Outrageous Hospitality


Outrageous Hospitality


I thought I knew, at least technically, what hospitality was before I came to Launde Abbey but a few months here has taught me that I have a great deal to learn.  Hospitality is not just about offering a welcome, good food, kindness and a lovely bedroom in which to stay the night.  Hospitality is first and foremost about an interior attitude, a generosity of spirit that has real intentionality about it.


At Launde Abbey we welcome different individuals and different groups almost daily.  Every guest is unique.  Every group has its own set of unique needs.  The differences inevitably set up tensions inside us but I believe these tensions are there for us to work with creatively and in doing so to begin to understand the outrageous hospitality that is the essence of the gospel.


What I noticed was happening inside me after I had lived here for a few months was that I was taking on ownership of Launde Abbey in an emotional way.  This was hardly surprising.  I live here, this is my home.  It is also a space made sacred by our visitors’ desires, needs, attitudes and actions.  It is a place that needs to be safeguarded and as such I felt it should be treated in such and such a way.  But this is where I realised I needed to be careful.  I was becoming possessive of the place and in my attitude I was in danger of becoming the church “police.”   I didn’t realise it but I was closing down inside myself to some of the people who come.  I was not being outrageously hospitable.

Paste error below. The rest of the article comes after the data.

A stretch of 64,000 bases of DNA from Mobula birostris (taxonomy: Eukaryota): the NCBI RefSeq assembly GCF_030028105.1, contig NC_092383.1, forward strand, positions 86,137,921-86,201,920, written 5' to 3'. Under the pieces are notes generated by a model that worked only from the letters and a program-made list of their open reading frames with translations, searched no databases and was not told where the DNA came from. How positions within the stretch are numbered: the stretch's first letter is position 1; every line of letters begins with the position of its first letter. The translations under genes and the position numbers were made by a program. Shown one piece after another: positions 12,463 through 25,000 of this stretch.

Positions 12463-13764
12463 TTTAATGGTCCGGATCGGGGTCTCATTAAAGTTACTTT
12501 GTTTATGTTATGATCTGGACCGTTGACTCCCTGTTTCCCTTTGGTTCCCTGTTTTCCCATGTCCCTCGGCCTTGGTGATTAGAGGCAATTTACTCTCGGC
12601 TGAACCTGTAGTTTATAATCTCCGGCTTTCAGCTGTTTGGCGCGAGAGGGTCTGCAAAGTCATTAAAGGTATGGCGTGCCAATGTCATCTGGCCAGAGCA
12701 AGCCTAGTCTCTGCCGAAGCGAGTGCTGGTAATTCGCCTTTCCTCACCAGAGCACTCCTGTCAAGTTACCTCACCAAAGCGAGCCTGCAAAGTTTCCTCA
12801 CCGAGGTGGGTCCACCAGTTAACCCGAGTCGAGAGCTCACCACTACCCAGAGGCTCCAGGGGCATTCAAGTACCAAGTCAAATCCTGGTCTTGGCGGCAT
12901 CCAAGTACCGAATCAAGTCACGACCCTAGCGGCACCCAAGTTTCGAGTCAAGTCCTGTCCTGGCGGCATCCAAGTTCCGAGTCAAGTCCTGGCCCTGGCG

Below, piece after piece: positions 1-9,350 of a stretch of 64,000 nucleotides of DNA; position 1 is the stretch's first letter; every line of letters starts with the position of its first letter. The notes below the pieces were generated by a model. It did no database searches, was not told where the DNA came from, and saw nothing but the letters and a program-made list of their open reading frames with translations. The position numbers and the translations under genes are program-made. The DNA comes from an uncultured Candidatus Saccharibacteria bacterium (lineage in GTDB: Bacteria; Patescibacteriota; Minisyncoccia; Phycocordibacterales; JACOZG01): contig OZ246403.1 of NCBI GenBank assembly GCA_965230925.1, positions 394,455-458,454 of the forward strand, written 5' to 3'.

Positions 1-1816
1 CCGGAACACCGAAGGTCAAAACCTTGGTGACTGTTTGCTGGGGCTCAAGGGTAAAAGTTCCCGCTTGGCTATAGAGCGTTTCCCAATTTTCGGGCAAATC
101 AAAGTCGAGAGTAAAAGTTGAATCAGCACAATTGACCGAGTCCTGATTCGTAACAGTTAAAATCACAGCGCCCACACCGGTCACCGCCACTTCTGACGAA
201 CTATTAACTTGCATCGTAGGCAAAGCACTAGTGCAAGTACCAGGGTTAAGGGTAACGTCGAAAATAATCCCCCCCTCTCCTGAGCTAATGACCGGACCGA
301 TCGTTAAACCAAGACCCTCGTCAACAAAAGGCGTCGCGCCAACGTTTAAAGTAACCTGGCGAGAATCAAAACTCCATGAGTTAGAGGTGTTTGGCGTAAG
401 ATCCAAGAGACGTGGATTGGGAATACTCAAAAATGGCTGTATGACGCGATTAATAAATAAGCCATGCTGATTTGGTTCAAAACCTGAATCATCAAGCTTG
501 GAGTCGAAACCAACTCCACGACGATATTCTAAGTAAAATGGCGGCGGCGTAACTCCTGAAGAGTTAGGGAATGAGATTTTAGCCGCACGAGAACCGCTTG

Some groups are Christian in a way that I recognise and feel at home with.  Others are travelling in a way that I don’t always understand.  Some people love silence.  Others long for communication.  Some people come to Launde avowedly  “non-Christian”, “non-spiritual,”  or “non-religious.”  They simply want to use the facilities which they appreciate usually very much.  Others simply don’t appear to want or value what I value.  This I recognised can hurt.  It can feel like a rejection of myself. 


But I am now recognising that the invitation Christ offers in his gospel is to look beyond the superficial understanding of hospitality which I spoke of in the opening paragraph.  In his life Jesus opened his arms wide to all those who didn’t play the religious game as those who ran the organisation thought they should.  He healed on the Sabbath.  He allowed his disciples to pick ears of corn on the Sabbath and eat them, to eat with unwashed hands.  Jesus touched lepers, ate with those who most certainly would have made us feel very uncomfortable had we lived then, and washed dirty sweaty feet.  He absolutely and consciously broke the accepted social rules of hospitality and in his teaching and behaviour went straight to the heart of the matter.  True hospitality lives in the place where we put ourselves out – out of our comfort zones and into a place of vulnerability.  True hospitality is putting myself in another person’s skin: seeing the world though their eyes.  True hospitality is in the heart.  It is the conscious and intentional opening of ourselves to the other and making the stranger the friend.